Making a Difference: Puritans and Slaves

By Towler, Katie | Humanities, January/February 2001 | Go to article overview
Save to active project

Making a Difference: Puritans and Slaves


Towler, Katie, Humanities


"Curiosity is the principal motivator of all important work, " says historian Edmund S. Morgan.

Whether he is overturning common wisdom about the American Revolution or debunking the myth of "the American people," Morgan is quick to wade into controversy.

"There is no way there's such a thing as the American people expressing a wish," Morgan says. "Wishes must be expressed through representatives who have their own views. But we need the fiction of the 'American people' as an entity with a will and expressed views. Our American government is based on this fiction."

In his book, Inventing the People: The Rise of Popular Sovereignty in England and America, Morgan says the popular control of government is largely a fictional concept, inherited from the notion of the divine right of kings. "No society is governed by the many," he says. "All societies are governed only by the few, whether the government is a monarchy or a democracy." But it is a concept that has worked well over the centuries and the continued belief in it, he asserts, is essential to our system of government.

The author and editor of eighteen books, Morgan has written on the Puritans and the intellectual foundations of early American life. Still active in the field at the age of eighty-four, Morgan says, "The more familiar you become with a subject, the more you realize you don't know, so there's a reason to go on."

Morgan taught at the University of Chicago and Brown University before joining the faculty at Yale in 1955. He is the Sterling Professor of History Emeritus at Yale.

The rest of this article is only available to active members of Questia

Sign up now for a free, 1-day trial and receive full access to:

  • Questia's entire collection
  • Automatic bibliography creation
  • More helpful research tools like notes, citations, and highlights
  • Ad-free environment

Already a member? Log in now.

Notes for this article

Add a new note
If you are trying to select text to create highlights or citations, remember that you must now click or tap on the first word, and then click or tap on the last word.
Loading One moment ...
Project items
Notes
Cite this article

Cited article

Style
Citations are available only to our active members.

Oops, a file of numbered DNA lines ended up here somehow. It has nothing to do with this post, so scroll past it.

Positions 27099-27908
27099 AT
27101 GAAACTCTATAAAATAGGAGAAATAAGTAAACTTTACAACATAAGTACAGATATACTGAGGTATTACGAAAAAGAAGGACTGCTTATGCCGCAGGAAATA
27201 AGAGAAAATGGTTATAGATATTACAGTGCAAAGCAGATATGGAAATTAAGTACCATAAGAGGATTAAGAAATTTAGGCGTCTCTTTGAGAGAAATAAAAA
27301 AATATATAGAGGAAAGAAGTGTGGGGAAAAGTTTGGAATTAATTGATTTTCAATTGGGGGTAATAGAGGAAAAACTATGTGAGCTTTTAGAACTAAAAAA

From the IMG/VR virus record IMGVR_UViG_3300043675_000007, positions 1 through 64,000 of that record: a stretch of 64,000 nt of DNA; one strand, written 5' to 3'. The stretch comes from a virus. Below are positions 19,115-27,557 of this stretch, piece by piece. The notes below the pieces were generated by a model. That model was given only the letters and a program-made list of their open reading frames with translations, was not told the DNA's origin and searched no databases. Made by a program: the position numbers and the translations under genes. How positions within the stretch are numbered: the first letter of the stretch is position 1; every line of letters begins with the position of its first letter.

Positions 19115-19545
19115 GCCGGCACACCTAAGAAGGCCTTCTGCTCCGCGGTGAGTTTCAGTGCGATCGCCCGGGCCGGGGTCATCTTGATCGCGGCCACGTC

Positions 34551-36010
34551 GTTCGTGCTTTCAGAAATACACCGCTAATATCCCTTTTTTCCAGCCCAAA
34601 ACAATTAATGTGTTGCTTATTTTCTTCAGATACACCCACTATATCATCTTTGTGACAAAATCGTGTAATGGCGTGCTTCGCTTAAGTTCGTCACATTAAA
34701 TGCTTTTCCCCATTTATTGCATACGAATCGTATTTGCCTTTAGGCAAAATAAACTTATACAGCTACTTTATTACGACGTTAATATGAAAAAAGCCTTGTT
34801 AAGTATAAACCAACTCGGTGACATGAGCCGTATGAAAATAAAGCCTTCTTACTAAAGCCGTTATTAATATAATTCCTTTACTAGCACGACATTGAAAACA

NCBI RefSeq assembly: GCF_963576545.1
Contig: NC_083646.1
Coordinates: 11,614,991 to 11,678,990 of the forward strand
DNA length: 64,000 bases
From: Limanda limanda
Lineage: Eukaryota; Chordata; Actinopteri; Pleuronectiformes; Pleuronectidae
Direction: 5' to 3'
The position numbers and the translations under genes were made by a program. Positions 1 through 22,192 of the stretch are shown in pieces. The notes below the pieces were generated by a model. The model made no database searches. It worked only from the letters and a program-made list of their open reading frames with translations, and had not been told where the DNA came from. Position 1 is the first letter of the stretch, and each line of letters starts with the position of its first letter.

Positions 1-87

Sign up now to cite pages or passages in MLA, APA and Chicago citation styles.

Cited article

Making a Difference: Puritans and Slaves
Settings

Settings

Typeface
Text size Smaller Larger
Search within

Search within this article

Look up

Look up a word

  • Dictionary
  • Thesaurus
Please submit a word or phrase above.
Print this page

Print this page

Why can't I print more than one page at a time?

While we understand printed pages are helpful to our users, this limitation is necessary to help protect our publishers' copyrighted material and prevent its unlawful distribution. We are sorry for any inconvenience.
Full screen

matching results for page

Cited passage

Style
Citations are available only to our active members.
Sign up now to cite pages or passages in MLA, APA and Chicago citation styles.

Cited passage

Welcome to the new Questia Reader

The Questia Reader has been updated to provide you with an even better online reading experience.  It is now 100% Responsive, which means you can read our books and articles on any sized device you wish.  All of your favorite tools like notes, highlights, and citations are still here, but the way you select text has been updated to be easier to use, especially on touchscreen devices.  Here's how:

1. Click or tap the first word you want to select.
2. Click or tap the last word you want to select.

OK, got it!

Thanks for trying Questia!

Please continue trying out our research tools, but please note, full functionality is available only to our active members.

Your work will be lost once you leave this Web page.

For full access in an ad-free environment, sign up now for a FREE, 1-day trial.

Already a member? Log in now.

Are you sure you want to delete this highlight?